Words Matter. Write a Letter
One of my best childhood toys was a real mailbox installed on a short post next to the sandbox. I loved playing postman and delivering mail. Most importantly, I deposited my letters to Santa, lifted the red flag and waited for the letters to disappear (miraculously they did – thanks Mom and Dad). I believed they were picked up and delivered to the man in red.
The mailbox was a brilliant idea and helped foster my love for writing letters. Dad, the most prolific letter writer I have ever known, bought me my first box of personalized stationery and bestowed upon me a fountain pen like his when I began helping address and write the family Christmas cards.
Dad’s family saved more than 2,000 letters he wrote home during his three years as an Army private in WWII, and from summer
camp, college, and through his adult life.
His letters detail successes and failures, job challenges, lots of book, movie and theatre reviews, first impressions of my Mom, wedding planning, births of children, house plans, and party menus. Starting when I went away to college, he wrote me every week and I wrote back. In turn, Mom and Dad saved all my letters to them, too.
Dad’s letters always ended the same way, “Devotedly, Dad”. I still have the note that he inserted in the package he mailed the morning just before he had the stroke that took him away at age 80. “We know your ability will carry you to the top. We are so proud of you.” Words matter.
I’ve just finished cataloging boxes of Dad’s letters and those from friends and other relatives, now passed. I also found letters from former employers, board members, and others whose lives intersected mine. It was quite a trip down memory lane.
This review led me to think more about what is missing today – and especially during Covid. We are missing personalization – focused community with someone because we are important to one another. We can’t be face to face, but we can write letters.
A letter, not an email or a text, says the recipient is important to the writer. You care. You give of yourself. You want to be right there with the reader when they open it. It has feeling and takes effort: time; penmanship; stamps; stationery; and a trip to the mailbox.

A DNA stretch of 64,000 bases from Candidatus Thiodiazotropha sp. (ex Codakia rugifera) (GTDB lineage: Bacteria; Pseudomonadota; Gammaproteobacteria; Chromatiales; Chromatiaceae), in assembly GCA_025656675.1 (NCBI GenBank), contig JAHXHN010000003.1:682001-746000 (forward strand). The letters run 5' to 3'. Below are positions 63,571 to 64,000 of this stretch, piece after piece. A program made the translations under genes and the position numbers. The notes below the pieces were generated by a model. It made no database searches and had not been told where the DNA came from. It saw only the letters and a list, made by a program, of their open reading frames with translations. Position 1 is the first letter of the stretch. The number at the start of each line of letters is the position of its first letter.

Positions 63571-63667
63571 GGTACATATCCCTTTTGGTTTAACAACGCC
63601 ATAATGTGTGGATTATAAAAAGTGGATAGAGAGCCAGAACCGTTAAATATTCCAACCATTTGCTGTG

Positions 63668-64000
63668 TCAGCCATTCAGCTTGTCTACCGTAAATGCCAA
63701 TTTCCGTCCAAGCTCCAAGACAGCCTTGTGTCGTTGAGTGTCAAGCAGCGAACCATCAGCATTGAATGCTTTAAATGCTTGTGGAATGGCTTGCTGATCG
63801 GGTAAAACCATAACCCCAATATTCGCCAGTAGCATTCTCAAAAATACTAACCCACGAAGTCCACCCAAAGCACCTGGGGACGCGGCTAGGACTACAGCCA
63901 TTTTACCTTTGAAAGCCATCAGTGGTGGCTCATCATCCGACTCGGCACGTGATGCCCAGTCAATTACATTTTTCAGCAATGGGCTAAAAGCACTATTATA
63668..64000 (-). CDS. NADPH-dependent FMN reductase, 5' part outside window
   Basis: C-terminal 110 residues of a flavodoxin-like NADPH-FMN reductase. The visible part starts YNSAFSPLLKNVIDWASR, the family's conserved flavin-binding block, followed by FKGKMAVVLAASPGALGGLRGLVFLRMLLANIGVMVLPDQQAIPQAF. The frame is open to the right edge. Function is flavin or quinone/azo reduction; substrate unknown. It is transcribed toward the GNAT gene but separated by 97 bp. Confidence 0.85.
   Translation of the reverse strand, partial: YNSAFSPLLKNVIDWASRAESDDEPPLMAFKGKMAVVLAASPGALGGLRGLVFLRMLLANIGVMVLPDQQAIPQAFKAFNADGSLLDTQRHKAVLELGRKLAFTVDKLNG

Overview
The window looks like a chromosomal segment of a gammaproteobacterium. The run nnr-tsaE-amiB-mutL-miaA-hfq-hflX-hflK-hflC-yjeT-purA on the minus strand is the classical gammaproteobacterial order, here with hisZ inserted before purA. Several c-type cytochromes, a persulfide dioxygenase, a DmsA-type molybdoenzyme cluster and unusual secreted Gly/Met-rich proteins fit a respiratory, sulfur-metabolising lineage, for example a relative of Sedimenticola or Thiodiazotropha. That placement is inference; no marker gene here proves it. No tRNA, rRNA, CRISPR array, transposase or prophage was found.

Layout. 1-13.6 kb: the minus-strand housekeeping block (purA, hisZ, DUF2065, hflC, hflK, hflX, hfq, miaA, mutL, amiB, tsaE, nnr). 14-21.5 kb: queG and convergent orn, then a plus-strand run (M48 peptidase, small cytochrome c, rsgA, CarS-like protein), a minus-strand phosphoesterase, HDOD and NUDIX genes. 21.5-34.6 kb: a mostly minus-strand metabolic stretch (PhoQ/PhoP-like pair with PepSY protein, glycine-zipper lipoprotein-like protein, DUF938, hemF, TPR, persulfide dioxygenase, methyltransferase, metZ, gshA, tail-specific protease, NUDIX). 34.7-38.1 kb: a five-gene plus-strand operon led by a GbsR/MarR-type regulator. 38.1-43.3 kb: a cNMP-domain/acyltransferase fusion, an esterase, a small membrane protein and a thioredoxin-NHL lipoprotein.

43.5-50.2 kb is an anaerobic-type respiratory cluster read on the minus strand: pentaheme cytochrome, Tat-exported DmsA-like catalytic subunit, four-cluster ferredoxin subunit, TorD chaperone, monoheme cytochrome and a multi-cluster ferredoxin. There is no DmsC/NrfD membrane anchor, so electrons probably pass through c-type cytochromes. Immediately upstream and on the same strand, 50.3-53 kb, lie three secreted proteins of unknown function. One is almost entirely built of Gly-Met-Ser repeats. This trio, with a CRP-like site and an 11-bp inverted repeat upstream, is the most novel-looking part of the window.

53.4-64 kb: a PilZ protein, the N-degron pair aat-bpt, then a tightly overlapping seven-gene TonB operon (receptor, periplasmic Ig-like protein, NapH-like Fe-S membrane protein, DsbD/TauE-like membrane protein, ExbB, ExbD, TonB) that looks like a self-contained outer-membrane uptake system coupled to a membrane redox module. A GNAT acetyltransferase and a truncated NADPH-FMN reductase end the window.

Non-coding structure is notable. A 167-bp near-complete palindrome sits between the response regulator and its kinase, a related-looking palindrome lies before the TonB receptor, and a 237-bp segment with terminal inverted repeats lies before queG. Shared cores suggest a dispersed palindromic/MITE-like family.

My early letters were thank you notes for gifts. My parents taught us that the gift wasn’t ours unless we thanked the donor in writing. Now I understand just how meaningful the acknowledgement of a kind act is to the donor. And how nice it is to receive a letter just because. It is the most intimate way to say you appreciate someone. A text is not quite the intimate response a gift deserves.
I have written more than 100 letters during Covid - lengthy handwritten letters to at least one person every day. Most are old friends I rarely see or have not spoken to in some time. Often I write so they know their words or kindnesses still matter to me. It is a tiny gift I can give that costs almost nothing and it is meant to mean something.
Even during this rather dull period of Covid, it is easy to find something to talk about. You can always say thank you for a kindness or spend a few lines reminding someone of a special time you had together. A few of my letter recipients will be surprised to hear from me.
My letters are gifts with no strings attached. It has been fun to receive unexpected responses: calls; a few letters; and even some emails. Most people say they haven't received a handwritten letter in a long time. I hope that changes. Letters are important. Words matter.
You might think about reaching out to someone you haven’t spoken to in some time. Give them a written chat. Tell them why they are important to you or remind them of something nice they once did for you. They might just tuck it in a drawer and read it again some day when they need to hear something nice about themselves.
Words matter and they last a long time when you put them in a letter.
Buying stamps for your letters can be fun. Probably my favorite stamp is the Scooby-Doo! stamp, but there are loads of choices to commemorate events (19th Amendment, First Moon Landing), honor a person (John F. Kennedy, Sally Ride, George H.W. Bush, Gwen Ifill), beautify your envelope (Flowers, State and County Fair), or make people smile (Scooby-Doo and Bugs Bunny) . The USPS could use the business and the nod of trust in their service.